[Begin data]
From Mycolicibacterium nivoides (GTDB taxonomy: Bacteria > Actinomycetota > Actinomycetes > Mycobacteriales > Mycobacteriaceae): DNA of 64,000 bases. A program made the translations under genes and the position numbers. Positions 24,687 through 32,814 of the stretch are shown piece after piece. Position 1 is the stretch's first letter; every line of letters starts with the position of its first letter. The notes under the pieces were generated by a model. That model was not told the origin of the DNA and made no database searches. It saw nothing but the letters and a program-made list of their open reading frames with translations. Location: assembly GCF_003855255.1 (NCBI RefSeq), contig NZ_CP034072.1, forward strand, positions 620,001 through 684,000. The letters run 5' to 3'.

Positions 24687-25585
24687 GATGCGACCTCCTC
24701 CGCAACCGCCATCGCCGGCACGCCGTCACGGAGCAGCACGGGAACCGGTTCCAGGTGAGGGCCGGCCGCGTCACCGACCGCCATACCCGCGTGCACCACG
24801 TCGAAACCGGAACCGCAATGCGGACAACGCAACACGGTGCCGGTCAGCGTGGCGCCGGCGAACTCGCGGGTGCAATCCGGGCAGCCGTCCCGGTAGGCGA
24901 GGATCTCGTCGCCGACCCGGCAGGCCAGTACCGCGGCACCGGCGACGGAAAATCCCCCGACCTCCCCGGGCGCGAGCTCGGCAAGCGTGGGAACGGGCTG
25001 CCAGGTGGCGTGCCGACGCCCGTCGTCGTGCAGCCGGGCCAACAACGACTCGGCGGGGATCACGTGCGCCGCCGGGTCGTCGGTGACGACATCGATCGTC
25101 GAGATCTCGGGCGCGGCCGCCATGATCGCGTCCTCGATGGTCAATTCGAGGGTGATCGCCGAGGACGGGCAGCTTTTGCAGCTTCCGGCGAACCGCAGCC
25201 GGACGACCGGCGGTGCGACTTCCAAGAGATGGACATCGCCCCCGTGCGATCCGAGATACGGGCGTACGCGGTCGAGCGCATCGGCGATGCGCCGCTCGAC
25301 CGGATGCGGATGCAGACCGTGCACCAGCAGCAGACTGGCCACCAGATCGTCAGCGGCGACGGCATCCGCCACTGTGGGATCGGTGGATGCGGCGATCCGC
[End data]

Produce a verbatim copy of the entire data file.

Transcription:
From Mycolicibacterium nivoides (GTDB taxonomy: Bacteria > Actinomycetota > Actinomycetes > Mycobacteriales > Mycobacteriaceae): DNA of 64,000 bases. A program made the translations under genes and the position numbers. Positions 24,687 through 32,814 of the stretch are shown piece after piece. Position 1 is the stretch's first letter; every line of letters starts with the position of its first letter. The notes under the pieces were generated by a model. That model was not told the origin of the DNA and made no database searches. It saw nothing but the letters and a program-made list of their open reading frames with translations. Location: assembly GCF_003855255.1 (NCBI RefSeq), contig NZ_CP034072.1, forward strand, positions 620,001 through 684,000. The letters run 5' to 3'.

Positions 24687-25585
24687 GATGCGACCTCCTC
24701 CGCAACCGCCATCGCCGGCACGCCGTCACGGAGCAGCACGGGAACCGGTTCCAGGTGAGGGCCGGCCGCGTCACCGACCGCCATACCCGCGTGCACCACG
24801 TCGAAACCGGAACCGCAATGCGGACAACGCAACACGGTGCCGGTCAGCGTGGCGCCGGCGAACTCGCGGGTGCAATCCGGGCAGCCGTCCCGGTAGGCGA
24901 GGATCTCGTCGCCGACCCGGCAGGCCAGTACCGCGGCACCGGCGACGGAAAATCCCCCGACCTCCCCGGGCGCGAGCTCGGCAAGCGTGGGAACGGGCTG
25001 CCAGGTGGCGTGCCGACGCCCGTCGTCGTGCAGCCGGGCCAACAACGACTCGGCGGGGATCACGTGCGCCGCCGGGTCGTCGGTGACGACATCGATCGTC
25101 GAGATCTCGGGCGCGGCCGCCATGATCGCGTCCTCGATGGTCAATTCGAGGGTGATCGCCGAGGACGGGCAGCTTTTGCAGCTTCCGGCGAACCGCAGCC
25201 GGACGACCGGCGGTGCGACTTCCAAGAGATGGACATCGCCCCCGTGCGATCCGAGATACGGGCGTACGCGGTCGAGCGCATCGGCGATGCGCCGCTCGAC
25301 CGGATGCGGATGCAGACCGTGCACCAGCAGCAGACTGGCCACCAGATCGTCAGCGGCGACGGCATCCGCCACTGTGGGATCGGTGGATGCGGCGATCCGC